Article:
Insight into the role of a Credit Controller
Written by Lhoujerra Buczko, Credit Controller, September 2017.
Being new to this country and to this industry was a challenge I accepted when I joined Corona Energy’s Credit Management Team in February 2017. It was a mix of emotions – excitement and worry. Excitement, simply because this is my first job experience in the country and worry, as for the first time I would be working and mingling with people who came from different cultural backgrounds.
However, I am pleased to say that I was welcomed and I had a sense of belonging to a friendly team which helped my integration within the company. Having no background in utilities, I see the company exerting efforts in facilitating training in terms of industry awareness which is beneficial for a newbie like me. I have learned the basic concepts of how the gas and power industry work in UK.
My first few weeks were a roller coaster ride, I was still in a process of exploring how to use the system efficiently and at the same time attending to customers’ queries. It took me a while before I felt comfortable in ensuring that I could get on with my job. My seven years of experience in debt collections have made it easier for me in terms of talking to customers over the phone and getting payments on overdue accounts.
The job of a credit controller is not an easy role, it is more than simply calling and chasing payments. Every person in the team has approximately 1,500 customers to communicate with, ensuring that payments are being collected on a regular basis and keeping the integrity of the sales ledger. We work against tight deadlines, which although most customers would pay on the first phone call, others may take months of chasing which requires a lot of patience, consistency and persistency.
My day to day activities mainly involve making direct contact with customers via telephone, emails and letters. I liaise with other departments to ensure customer queries are resolved in a timely manner and this helps in the collection process. Scheduling and prioritising helps me manage my daily tasks effectively. I start my first hour of the day checking emails and responding to any queries, making best use of my time as customers are not available for calls this early in the morning. Then I look at scheduled follow up calls for the day. This helps me work on one account after the other much quicker, working on the account only when someone answers the phone. Due to this process, I can easily identify which customers I would need to contact again at a later time or the next day.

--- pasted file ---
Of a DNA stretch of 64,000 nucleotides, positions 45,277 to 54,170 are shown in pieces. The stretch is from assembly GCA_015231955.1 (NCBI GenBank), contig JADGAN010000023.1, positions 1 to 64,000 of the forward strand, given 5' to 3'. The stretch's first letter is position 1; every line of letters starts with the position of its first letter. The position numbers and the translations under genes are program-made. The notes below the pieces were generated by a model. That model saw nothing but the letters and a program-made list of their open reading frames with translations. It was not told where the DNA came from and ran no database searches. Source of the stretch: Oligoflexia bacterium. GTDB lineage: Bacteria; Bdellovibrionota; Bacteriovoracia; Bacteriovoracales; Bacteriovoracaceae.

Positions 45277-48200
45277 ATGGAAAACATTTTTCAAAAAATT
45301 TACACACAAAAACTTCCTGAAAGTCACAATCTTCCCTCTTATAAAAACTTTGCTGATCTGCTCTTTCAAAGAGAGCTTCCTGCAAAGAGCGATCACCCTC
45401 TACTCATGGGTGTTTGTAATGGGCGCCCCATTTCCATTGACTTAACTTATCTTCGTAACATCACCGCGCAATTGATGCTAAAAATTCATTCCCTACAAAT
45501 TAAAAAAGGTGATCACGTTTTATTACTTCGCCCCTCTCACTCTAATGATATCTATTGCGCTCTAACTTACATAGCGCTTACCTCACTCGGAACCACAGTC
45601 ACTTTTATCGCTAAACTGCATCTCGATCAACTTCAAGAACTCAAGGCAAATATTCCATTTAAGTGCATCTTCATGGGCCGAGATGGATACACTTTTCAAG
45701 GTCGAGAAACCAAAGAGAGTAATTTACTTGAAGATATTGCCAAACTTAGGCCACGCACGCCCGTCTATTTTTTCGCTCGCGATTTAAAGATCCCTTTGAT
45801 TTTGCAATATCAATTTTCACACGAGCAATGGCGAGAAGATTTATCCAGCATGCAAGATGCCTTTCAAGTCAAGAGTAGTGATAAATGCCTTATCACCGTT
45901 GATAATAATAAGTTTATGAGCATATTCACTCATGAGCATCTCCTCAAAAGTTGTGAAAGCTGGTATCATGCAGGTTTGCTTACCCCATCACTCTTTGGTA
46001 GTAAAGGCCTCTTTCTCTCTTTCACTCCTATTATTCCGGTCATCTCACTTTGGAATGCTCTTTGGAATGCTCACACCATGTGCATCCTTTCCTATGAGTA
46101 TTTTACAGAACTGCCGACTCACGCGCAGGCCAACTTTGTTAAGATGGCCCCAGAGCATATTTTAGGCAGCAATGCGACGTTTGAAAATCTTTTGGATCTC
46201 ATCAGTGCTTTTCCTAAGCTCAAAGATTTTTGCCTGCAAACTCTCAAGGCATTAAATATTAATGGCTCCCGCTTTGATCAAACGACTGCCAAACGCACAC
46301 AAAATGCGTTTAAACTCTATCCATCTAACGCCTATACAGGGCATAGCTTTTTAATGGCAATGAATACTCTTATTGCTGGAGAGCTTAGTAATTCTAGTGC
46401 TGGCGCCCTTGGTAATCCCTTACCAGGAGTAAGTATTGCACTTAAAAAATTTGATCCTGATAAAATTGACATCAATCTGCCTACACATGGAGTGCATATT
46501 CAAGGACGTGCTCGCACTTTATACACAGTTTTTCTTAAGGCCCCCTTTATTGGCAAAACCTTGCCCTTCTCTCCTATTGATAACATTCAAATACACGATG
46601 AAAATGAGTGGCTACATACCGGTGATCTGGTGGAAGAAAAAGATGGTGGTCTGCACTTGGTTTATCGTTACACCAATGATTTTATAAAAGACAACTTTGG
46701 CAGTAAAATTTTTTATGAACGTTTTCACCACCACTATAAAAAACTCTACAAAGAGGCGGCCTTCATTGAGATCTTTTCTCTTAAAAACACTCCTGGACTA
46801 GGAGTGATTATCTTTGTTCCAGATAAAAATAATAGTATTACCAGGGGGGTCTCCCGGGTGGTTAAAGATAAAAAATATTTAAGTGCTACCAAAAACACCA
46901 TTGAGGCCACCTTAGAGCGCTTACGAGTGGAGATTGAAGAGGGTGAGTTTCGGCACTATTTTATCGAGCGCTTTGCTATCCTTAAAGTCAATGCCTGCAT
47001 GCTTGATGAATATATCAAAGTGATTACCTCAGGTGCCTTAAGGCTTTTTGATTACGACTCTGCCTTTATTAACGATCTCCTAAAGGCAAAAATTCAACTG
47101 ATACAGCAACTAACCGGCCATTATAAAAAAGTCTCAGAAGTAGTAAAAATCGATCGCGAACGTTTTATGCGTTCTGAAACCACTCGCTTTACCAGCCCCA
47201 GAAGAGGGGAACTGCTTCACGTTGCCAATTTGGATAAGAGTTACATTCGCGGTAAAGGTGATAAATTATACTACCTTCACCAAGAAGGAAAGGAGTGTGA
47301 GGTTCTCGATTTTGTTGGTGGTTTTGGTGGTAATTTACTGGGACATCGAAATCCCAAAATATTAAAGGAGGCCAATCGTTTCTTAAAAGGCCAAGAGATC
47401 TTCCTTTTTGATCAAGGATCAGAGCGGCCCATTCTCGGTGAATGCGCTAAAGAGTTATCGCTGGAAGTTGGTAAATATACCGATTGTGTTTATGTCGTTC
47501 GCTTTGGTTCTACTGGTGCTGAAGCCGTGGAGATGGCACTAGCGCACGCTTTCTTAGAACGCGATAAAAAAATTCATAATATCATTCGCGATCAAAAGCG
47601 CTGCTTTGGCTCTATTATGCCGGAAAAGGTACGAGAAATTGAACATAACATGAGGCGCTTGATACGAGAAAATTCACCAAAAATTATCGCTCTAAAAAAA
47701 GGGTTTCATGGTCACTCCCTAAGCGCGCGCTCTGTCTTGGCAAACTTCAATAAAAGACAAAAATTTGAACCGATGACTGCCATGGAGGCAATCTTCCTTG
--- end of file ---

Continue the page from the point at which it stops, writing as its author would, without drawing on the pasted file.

The most challenging part of being a credit controller is knowing when to be assertive or empathic. You require good negotiation skills, ability of overcoming objections and creating that sense of urgency in getting the account paid in the soonest possible time. A phone call usually starts in advising the customer of the account balance and requesting a payment today. This is where the objections would come in and it is important to listen actively to what the customer has to say, so you can address their concerns correctly. Objections come in various forms – financial reasons, meter readings, didn’t receive the invoice, incorrect invoices, etc. Some of these can be resolved right away and some may need a bit of time especially if it would require the involvement of another department. Through this process, I have built good relationships with colleagues within the business. I have to use my judgment on every account. One approach may not be applicable to all customers, I am still exploring and practicing what types of approach I can use on certain customers to get the best result.
With our collaboration and team effort, I am proud to say the we have reduced our bad debt provision significantly which helped us get back on track with our commercial targets. In August, the credit team made over 4,000 outbound phone calls, which made a huge impact on our cash collections. The Learning and Development Team facilitated training sessions and workshops which helped us to work more efficiently. In addition to that, I gained more confidence in myself to deliver my role.
My stay in the company for the past few months has been productive and rewarding. Every day, I learn from my managers, teammates, other colleagues in the business and most importantly I learn from my mistakes. I am looking forward to more enjoyable experiences here in Corona Energy and more exciting opportunities to come.